Court of Appeals of Ohio, Eighth District, Cuyahoga
Criminal Appeal from the Cuyahoga County Court of Common
Pleas Case No. CR-16-611188-A
ATTORNEYS FOR APPELLANT Mark Stanton Cuyahoga County Public
Defender By: Jeffrey Gamso Noelle A. Powell Assistant Public
ATTORNEYS FOR APPELLEE Michael C. O'Malley Cuyahoga
County Prosecutor By: Melissa Riley Daniel Van Assistant
BEFORE: Keough, J., Stewart, P.J., and Celebrezze, J.
KATHLEEN ANN KEOUGH, JUDGE
Defendant-appellant, Frank Herrington, appeals his
convictions for rape and kidnapping. For the reasons that
follow, we affirm.
On November 9, 2016, Herrington was named in a four-count
indictment charging him with two counts of rape, and one
count each of complicity to commit rape and kidnapping. The
case was tried to the bench and the following evidence was
In the late evening of November 15, 1996, the victim, who was
nine-months pregnant, left her sister's house after a
cookout and walked to a nearby bus stop. A small blue car
pulled up next to her and the driver offered her a ride home,
which she accepted. When she got into the car, another male
exited from the back of the vehicle and got into the front
seat with her. The men drove her to a location and took turns
vaginally and orally raping her. The victim testified that
she believed the male passenger had a gun and she feared for
her and her unborn child's safety. She escaped from the
men only after pretending that she needed to use the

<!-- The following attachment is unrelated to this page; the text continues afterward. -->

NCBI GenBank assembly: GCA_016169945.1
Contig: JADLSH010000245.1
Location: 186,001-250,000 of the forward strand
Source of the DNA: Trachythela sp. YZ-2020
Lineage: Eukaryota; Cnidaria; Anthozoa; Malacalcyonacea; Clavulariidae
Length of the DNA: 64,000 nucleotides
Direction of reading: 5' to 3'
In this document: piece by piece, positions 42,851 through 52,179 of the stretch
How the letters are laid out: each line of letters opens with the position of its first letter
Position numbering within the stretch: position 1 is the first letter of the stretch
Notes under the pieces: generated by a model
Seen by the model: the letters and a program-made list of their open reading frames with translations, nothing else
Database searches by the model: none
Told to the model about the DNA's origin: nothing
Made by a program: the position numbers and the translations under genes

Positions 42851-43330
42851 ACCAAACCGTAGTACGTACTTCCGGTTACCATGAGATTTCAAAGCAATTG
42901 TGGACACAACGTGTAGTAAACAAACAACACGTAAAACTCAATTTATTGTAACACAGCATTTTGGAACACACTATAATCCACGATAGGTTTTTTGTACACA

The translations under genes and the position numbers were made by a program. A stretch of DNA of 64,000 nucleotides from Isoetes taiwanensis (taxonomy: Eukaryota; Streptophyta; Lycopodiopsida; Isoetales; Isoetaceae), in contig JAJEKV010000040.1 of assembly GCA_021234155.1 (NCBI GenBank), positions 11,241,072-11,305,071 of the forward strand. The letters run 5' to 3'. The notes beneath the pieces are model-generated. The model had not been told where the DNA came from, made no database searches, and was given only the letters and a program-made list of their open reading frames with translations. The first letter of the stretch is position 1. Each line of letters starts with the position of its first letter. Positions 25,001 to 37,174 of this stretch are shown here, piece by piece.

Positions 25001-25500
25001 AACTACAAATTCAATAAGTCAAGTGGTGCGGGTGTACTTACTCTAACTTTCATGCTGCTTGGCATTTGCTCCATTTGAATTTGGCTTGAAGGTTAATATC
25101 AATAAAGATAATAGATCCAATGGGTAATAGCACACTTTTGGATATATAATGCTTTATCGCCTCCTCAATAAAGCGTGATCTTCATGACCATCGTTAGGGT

bathroom. Naked, she ran to a nearby retirement home and the
security guard called the police. She was taken to the
hospital where she received medical treatment for her
pregnancy and a rape kit examination was performed. The
victim admitted that both alcohol and cocaine were in her
system on this date. Days later she gave birth to her child.
The case was referred to the Cleveland Sex Crimes Division.
Despite the presence of the rape kit, when the victim failed
to provide police with any additional information, the case
Approximately 17 years later, in April 2013, the victim's
rape kit was finally tested. A CODIS hit revealed that one of
the genital swabs taken from the victim contained DNA
consistent with Herrington. Emily Feldenkris, forensic
scientist with the Ohio Bureau of Criminal Investigation,
testified that the genital swab revealed multiple
contributors, with Herrington being an identifiable
contributor. Feldenkris testified that she would expect to
find the major DNA profile in the sperm fraction of the
profile that was consistent with Herrington in one in every
30, 000 unrelated individuals. Additionally, she testified
that DNA from additional contributors, with as many as up to
four, were discovered from swabs taken from the victim's
Following the CODIS hit, the victim was shown a photo array.
She was unable to identify her attackers, but she selected a
male as looking "familiar" to her. The victim did
not identify Herrington in the array, but she testified that
she did not have consensual sex in November 1996 with any of
the males in the photo array.